An all-star team of local public officials and advocates joined with regular citizens on Monday to show solidarity with the protesters in Ferguson, Missouri.
On Aug. 9th, Michael Brown, a black teenager, was shot by Officer Wilson. Though disputed by claims that Wilson was attacked by Brown, protestors argue that Brown was holding his hands up peacefully.
On Nov. 24th, a Missouri court decided there was not enough evidence to hold a trial against Wilson.
Both events have sparked protests about race and police brutality in Ferguson and across the country.
A diverse crowd of about 100 assembled at the County-City building, after which the protesters peacefully marched to Shiloh Baptist Church, escorted by police officers on bike. Protestors chanted the rally slogan, “No Justice No Peace,” and held signs memorializing Brown.
A group of Pacific Lutheran University students joined in the discussion.
At the church, a series of speakers discussed the importance of responding and acting proactively. Tacoma mayor Marilyn Strickland, chief of police Donald Ramsdell, and president of the Northwest Leadership Foundation Patricia Talton all spoke.
Strickland called for meaningful discussion, saying, “Take the time, be patient, and reach out to those from different perspectives. And if they disagree with you, ask them one simple question: Why do you believe that?”
Ramsdell signaled police willingness to help, saying, “We are here to listen, we are here to support.”
Talton encouraged citizens to remain active, saying “We are here to generate and use power! We all have it right where we are. Don’t think it’s just the mayor, just the Chief of Police.”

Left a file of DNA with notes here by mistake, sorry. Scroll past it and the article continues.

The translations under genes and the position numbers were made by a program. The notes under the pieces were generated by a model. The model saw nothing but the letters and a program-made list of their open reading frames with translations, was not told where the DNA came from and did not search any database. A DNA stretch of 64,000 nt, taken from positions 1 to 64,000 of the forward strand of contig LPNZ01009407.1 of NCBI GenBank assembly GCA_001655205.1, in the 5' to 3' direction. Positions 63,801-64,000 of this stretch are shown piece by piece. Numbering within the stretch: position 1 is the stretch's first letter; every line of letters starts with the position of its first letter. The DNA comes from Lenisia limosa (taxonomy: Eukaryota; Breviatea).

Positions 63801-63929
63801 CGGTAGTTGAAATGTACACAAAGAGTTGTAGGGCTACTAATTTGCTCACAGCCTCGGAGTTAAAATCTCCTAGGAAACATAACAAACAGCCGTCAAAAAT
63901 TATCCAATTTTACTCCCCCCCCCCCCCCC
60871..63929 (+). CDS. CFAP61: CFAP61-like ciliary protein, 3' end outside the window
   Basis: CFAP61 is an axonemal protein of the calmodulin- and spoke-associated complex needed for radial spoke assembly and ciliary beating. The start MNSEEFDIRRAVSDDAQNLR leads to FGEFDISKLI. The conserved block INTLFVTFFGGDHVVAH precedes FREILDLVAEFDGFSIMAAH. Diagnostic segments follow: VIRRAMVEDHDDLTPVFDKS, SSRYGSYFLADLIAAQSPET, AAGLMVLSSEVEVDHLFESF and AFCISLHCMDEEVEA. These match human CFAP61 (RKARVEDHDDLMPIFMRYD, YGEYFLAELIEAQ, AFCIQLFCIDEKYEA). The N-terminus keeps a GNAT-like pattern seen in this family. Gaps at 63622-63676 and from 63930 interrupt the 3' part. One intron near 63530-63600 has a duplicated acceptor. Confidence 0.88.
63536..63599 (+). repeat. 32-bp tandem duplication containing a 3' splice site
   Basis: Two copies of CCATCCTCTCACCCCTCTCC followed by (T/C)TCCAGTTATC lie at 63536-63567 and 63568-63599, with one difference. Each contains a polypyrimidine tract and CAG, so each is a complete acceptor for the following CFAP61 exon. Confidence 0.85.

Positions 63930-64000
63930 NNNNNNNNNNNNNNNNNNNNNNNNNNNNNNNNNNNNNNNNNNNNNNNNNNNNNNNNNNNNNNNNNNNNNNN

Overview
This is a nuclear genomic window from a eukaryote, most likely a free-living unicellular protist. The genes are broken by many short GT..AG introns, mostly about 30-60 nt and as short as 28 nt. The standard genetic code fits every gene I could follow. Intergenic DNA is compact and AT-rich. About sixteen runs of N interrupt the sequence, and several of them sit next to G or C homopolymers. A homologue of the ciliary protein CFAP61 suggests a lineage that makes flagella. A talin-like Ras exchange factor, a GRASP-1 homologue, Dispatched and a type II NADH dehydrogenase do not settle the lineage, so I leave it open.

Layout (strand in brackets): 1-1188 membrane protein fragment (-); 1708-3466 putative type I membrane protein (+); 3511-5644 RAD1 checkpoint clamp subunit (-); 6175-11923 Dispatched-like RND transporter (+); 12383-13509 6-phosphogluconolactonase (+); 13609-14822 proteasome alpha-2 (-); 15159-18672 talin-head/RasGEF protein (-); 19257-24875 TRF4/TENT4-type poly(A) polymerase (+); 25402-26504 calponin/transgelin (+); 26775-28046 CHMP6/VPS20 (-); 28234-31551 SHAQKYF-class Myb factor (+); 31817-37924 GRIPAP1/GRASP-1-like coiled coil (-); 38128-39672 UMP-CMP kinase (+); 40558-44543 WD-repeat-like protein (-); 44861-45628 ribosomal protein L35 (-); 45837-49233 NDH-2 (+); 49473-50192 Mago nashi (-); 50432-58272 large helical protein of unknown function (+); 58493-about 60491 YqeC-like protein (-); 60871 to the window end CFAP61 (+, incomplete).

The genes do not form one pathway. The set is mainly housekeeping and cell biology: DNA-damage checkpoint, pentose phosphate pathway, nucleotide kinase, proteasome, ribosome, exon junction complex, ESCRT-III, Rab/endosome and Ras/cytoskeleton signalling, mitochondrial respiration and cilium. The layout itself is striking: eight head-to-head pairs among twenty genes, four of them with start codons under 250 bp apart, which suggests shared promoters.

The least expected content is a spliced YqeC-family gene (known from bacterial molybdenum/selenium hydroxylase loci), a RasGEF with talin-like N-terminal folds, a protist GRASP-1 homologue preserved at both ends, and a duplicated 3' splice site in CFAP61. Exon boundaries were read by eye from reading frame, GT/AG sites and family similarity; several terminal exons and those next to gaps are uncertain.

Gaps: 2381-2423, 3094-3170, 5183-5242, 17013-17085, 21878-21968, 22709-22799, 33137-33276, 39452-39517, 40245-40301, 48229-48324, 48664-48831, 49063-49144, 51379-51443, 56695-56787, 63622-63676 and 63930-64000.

After the speeches, citizens were split into groups to help answer the question, “What now?”
PLU students helped in the brainstorming. ASPLU Vice President Dan Stell championed the view that people should stay in the moment and understand their emotional responses.
Stell reflected on the process of group discussion, saying, “It made it more real to be a participant rather than talking about it like we do at school. [It made me feel] congruent with my thoughts and actions.”
Proposed reforms included commonly heard cries to have police officers were body cameras.
There were more original ideas, however, such as forming a citizen advisory committee, mandating periodic cultural sensitivity training for police, and having an independent prosecutor for cases involving police abuse of powers.
This was just a beginning in the process of understanding for both Tacoma and PLU.
The Reverend Eric Johnson urged people to keep agitating for change, “Now that we have gathered and walked a mile, now what? Will we take the next step, be the voices and go the next mile?”
As for PLU, the Diversity Center, Women’s Center and Center for Community Engagement & Service hosted another forum in the Scandinavian Center on Thursday.